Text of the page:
Massage is one of the oldest healing arts and today massage therapy is part of many physical rehabilitation programs. It has proven beneficial for many chronic conditions, including low back pain, arthritis, bursitis, fatigue, high blood pressure, diabetes, immunity suppression, infertility, smoking cessation, depression and more. And, as many millions will attest, massage helps relieve the stress and tension of everyday living.
So what is massage?
Massage, bodywork and somatic therapies are defined as the application of various techniques to the muscular structure and soft tissues of the human body.
- Massage: The application of soft-tissue manipulation techniques to the body, generally intended to reduce stress and fatigue while improving circulation. The many variations of massage account for several different techniques.
- Bodywork: Various forms of touch therapies that may use manipulation, movement, and/or repatterning to affect structural changes to the body.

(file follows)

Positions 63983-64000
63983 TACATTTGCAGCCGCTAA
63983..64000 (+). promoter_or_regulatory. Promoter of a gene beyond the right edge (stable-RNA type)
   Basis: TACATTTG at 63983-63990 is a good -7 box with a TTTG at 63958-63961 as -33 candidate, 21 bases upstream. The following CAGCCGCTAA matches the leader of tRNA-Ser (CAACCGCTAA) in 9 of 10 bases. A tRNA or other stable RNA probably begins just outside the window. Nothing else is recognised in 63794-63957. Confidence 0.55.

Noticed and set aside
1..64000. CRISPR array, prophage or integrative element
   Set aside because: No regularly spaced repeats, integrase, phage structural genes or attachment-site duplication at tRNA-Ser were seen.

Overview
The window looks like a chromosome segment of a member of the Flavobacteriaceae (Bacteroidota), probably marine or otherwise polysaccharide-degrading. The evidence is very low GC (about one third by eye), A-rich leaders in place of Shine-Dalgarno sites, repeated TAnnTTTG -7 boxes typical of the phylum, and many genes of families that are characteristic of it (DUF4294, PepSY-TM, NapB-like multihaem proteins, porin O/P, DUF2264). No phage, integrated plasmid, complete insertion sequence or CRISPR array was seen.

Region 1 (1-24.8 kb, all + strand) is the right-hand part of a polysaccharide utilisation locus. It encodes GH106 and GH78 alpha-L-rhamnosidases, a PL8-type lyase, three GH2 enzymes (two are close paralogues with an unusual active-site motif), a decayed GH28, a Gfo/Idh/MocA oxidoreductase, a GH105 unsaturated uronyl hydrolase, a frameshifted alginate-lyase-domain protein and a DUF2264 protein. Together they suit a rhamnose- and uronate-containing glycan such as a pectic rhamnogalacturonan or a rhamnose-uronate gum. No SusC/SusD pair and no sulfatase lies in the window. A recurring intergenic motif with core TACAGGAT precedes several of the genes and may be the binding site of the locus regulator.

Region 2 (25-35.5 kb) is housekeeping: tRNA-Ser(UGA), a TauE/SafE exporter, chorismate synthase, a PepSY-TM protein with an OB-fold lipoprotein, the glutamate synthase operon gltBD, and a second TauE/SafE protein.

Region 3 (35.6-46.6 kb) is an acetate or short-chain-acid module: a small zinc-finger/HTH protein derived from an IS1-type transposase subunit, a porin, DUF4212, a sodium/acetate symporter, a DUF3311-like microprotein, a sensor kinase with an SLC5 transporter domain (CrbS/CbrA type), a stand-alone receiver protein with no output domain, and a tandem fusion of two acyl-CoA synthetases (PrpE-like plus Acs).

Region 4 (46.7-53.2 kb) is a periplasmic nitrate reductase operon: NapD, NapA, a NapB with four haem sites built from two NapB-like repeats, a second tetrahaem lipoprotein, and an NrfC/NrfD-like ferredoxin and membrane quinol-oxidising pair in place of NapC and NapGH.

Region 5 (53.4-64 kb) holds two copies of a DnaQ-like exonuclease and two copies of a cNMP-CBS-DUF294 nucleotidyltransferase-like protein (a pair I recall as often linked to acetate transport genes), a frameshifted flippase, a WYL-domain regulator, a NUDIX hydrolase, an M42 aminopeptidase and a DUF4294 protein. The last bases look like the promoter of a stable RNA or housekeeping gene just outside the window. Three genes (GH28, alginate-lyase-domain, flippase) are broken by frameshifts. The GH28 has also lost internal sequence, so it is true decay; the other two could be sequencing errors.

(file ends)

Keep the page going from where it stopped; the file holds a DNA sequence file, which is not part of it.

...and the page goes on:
- Somatic: Meaning “of the body.” This term is often used to denote a body/mind or whole-body approach, as distinguished from a physiology-only or environmental perspective.
There are more than 250 different types of massage, bodywork, and somatic therapies. Depending on the type of therapy, techniques may include stroking, kneading, tapping, compression, vibration, rocking, friction, pressure to the muscles and other soft tissues, passive or active movement, and/or techniques intended to affect the energetic systems of the body. Oils, lotions, or powders may be used to reduce friction on the skin.
Massage, bodywork and somatic therapies specifically exclude diagnosis, prescription, manipulation or adjustments of the human skeletal structure, or any other service, procedure or therapy which requires a license to practice orthopedics, physical therapy, podiatry, chiropractic, osteopathy, psychotherapy, acupuncture, or any other profession or branch of medicine.